Afraid to lose the time it would take to remove the pack, I simply turned tail and kept running. My ferry sat a tantalizing fifty meters away. Workers were loading trucks into the gaping aft-end, and the line of waiting trucks was rapidly shrinking. I pumped my legs harder.
Suddenly I realized I hadn’t asked the bartender what kind of sign to look for. I tried to run into the grocery store next door to ask directions again, but the glass doors wouldn’t open. It must have been the exit, but I couldn’t see any other doors, so I banged on the glass, startling a lineup of cashiers and customers. The closest cashier rushed toward me and opened the door.
“Port police?” I frantically waved my passport at her and pointed at the nearby ship. “I will miss my ferry!” She pointed at the building I’d just left, the building with the empty police desk and the bartender who’d told me to head the other way. “There’s no one there!” I moaned.
She shook her head insistently, took me by the elbow, and guided me back to the building, where the bartender heaved a sigh and said, “The police are not here. I told her to leave her pack! It’s six hundred meters that way.”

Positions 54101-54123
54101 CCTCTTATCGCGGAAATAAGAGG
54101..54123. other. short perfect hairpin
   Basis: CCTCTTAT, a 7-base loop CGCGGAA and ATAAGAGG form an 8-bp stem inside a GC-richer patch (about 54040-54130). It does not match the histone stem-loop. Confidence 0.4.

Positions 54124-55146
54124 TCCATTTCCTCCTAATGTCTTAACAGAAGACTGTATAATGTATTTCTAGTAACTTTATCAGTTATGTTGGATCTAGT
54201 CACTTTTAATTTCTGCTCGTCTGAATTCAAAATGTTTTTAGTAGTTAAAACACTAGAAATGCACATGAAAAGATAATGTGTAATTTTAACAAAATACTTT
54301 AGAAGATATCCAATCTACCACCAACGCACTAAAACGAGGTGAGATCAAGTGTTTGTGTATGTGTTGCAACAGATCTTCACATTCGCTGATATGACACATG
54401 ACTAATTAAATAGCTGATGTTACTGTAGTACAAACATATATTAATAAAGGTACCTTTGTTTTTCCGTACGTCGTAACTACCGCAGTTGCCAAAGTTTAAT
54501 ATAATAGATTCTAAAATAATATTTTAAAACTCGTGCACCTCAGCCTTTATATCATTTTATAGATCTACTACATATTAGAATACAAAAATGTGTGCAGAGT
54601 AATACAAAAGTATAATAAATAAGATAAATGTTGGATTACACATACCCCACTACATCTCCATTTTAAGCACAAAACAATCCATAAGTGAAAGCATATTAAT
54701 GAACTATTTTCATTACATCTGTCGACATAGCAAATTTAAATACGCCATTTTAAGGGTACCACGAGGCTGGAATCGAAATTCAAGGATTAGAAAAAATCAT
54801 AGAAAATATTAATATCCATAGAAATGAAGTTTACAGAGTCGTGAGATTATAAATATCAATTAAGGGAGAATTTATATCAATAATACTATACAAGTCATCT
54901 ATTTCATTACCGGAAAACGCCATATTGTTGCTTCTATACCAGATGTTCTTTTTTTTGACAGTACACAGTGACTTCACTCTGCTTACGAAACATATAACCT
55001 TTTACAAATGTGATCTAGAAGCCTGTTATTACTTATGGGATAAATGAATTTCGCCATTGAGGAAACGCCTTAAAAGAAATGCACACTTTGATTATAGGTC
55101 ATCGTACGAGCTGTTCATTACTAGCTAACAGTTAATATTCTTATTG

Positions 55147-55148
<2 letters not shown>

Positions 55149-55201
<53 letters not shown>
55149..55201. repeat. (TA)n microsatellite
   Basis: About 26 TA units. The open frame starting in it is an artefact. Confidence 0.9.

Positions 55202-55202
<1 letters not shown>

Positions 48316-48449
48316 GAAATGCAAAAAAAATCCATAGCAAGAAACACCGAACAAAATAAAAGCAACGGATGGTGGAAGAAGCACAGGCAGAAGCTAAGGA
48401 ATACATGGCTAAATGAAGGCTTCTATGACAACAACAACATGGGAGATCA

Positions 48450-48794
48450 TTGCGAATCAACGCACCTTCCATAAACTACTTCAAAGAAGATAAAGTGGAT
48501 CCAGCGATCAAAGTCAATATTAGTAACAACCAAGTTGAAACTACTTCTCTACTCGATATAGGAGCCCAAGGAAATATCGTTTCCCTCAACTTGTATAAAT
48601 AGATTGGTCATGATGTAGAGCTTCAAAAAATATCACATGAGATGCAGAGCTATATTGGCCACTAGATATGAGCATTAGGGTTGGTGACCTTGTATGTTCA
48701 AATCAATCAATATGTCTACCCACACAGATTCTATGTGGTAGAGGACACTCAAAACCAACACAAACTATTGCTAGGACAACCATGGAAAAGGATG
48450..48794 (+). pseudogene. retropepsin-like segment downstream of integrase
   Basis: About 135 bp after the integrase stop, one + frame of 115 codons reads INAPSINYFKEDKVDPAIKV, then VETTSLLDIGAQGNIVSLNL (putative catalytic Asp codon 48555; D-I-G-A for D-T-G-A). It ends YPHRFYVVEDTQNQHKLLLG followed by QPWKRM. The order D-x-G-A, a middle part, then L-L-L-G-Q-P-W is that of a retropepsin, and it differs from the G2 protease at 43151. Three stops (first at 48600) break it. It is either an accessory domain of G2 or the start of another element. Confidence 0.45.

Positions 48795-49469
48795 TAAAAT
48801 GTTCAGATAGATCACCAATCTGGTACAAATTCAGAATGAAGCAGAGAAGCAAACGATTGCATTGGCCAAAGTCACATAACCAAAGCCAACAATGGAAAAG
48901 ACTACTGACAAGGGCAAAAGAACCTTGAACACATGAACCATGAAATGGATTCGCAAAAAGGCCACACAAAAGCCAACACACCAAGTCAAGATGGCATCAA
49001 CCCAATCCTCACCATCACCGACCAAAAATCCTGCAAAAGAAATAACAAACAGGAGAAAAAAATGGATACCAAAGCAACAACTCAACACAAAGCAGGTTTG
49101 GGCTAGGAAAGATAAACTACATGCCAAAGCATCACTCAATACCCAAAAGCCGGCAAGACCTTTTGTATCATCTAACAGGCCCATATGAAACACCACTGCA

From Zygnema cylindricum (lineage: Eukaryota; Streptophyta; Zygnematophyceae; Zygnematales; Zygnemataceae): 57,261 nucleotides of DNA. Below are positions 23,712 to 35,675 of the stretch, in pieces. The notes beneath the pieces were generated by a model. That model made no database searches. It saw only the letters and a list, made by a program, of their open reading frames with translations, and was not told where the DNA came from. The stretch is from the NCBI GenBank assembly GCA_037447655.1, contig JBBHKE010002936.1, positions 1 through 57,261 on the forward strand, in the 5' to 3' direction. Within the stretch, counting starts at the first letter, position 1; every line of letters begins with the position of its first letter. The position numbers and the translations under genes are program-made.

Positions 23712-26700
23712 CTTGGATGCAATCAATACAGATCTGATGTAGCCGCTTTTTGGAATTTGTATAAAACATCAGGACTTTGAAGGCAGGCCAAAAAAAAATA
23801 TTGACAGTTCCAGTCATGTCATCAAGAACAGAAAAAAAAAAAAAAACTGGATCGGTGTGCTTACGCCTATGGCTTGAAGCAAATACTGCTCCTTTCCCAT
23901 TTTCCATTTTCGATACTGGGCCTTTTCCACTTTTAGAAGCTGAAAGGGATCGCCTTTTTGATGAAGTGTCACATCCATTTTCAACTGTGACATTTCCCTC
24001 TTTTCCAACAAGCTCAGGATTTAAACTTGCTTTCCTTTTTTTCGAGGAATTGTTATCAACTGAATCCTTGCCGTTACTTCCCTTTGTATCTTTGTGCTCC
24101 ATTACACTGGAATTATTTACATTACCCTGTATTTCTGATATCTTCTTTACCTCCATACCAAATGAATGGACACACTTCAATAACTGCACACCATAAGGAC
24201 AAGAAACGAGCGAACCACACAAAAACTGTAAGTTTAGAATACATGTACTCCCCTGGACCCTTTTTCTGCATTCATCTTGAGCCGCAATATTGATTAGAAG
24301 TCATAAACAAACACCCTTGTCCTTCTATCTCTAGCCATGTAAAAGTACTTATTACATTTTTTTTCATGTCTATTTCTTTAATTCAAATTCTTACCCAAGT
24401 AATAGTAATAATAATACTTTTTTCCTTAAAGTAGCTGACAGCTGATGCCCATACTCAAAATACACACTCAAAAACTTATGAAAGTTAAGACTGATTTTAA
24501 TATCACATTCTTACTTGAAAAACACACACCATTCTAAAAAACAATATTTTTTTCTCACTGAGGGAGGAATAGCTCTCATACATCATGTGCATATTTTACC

He then rushed past me, through the front door, and urged me to follow. He jumped on a motorbike parked just outside and started the engine. I unbuckled my pack and, without pausing, let it fall from my shoulders to the ground as I leapt onto the back of the scooter. I grabbed the bartender’s waist and we took off, speeding down the docks, dodging passengers and vehicles from another boat. “I’m afraid I’ll miss my ferry!” I shouted merrily and giggled, picturing how we must look.
We stopped at the little window of a small building, where a policeman started from his seat in surprise. The bartender shouted something in Greek as I handed the policeman my documents. He scribbled on them and handed them back. Then I jumped back on the bike, and we were off again at high speed. It was like a James Bond chase scene—no bad guys, but plenty of near misses, fleeing pedestrians, and brake-squealing trucks.
“What’s your name?” I shouted over the bartender’s shoulder.
The unfamiliar Greek syllables he shouted back got lost in the din of the motorbike’s engine.
“I’ll tell this story to my grandchildren!” I said.
“It is a good story,” he agreed.
“I guess I’ll either make my ferry or I won’t.”
“Don’t worry. You will make it for sure.”
“Efharisto (Thank you),” I told him as we approached a small group of people gathered around my backpack.